Fifteen-year-old Jackson Leong has yin-yang eyes – he can see ghosts. Seven months after the 1906 San Francisco earthquake, Jack is haunted by his brother's ghost and that of another spirit, a young woman. Jack is frightened though not as much as his superstitious family, especially Ma and her sister, Cat Aunty. They use charms to frighten the ghosts away, even though they can’t see them. Jack must get over his fear in order to help the ghosts find peace.
For a short novel (133 pages), the story seems very long. While trying to fend off the ghosts, Jack has to deal with bullies and prevent his family from being evicted. He also helps his cousin Kern, who is being sent back to China. To earn money, Jack even tries working in his uncle’s opium parlor, but nearly gets caught during a police raid. However, these events really aren't that interesting, the characters not terribly intriguing, nor the ghosts very frightening. They appear and disappear, sometimes gesturing, but never speaking. Readers must wait until the end of the book to find out why the ghosts are restless. That's when a long-hidden family secret is finally revealed.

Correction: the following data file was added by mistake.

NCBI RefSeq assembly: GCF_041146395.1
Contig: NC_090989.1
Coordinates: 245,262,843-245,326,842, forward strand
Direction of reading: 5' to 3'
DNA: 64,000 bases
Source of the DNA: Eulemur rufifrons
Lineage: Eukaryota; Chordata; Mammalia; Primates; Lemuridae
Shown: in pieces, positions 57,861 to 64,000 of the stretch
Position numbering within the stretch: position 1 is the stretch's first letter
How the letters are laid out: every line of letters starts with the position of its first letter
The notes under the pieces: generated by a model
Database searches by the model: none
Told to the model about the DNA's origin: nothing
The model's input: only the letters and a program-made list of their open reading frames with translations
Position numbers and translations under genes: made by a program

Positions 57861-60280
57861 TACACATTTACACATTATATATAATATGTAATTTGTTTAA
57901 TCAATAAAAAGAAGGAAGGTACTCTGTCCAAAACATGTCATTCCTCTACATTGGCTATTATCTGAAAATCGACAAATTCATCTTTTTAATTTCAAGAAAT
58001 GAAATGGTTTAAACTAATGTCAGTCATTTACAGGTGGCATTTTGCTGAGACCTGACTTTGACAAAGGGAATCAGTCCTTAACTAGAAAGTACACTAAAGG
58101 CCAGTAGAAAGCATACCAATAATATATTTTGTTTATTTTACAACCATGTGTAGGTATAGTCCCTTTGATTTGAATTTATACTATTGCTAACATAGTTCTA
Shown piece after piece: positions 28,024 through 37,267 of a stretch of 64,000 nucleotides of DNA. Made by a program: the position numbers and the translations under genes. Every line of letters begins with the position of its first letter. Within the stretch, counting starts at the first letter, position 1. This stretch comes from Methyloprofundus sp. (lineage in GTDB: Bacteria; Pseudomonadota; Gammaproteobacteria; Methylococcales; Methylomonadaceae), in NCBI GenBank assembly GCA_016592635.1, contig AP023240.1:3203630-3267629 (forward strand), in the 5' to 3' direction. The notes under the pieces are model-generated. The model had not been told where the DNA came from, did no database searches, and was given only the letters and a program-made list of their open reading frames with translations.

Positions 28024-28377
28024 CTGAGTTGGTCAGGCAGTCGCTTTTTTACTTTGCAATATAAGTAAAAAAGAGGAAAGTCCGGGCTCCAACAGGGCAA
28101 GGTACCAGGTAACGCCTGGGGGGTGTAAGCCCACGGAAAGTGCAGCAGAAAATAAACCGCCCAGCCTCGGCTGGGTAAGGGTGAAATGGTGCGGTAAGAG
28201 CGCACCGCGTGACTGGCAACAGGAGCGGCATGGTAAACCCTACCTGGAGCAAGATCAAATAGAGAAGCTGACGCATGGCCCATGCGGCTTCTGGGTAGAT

Author Paul Yee has written numerous stories about the Chinese in North America. Many of them, especially Ghost Train, are very haunting and emotional. But The Secret Keepers is not quite up to his usual standard. There's not much character development and the emotion is very muted. Of more interest is the ghost bride angle, which Yee doesn't fully explore.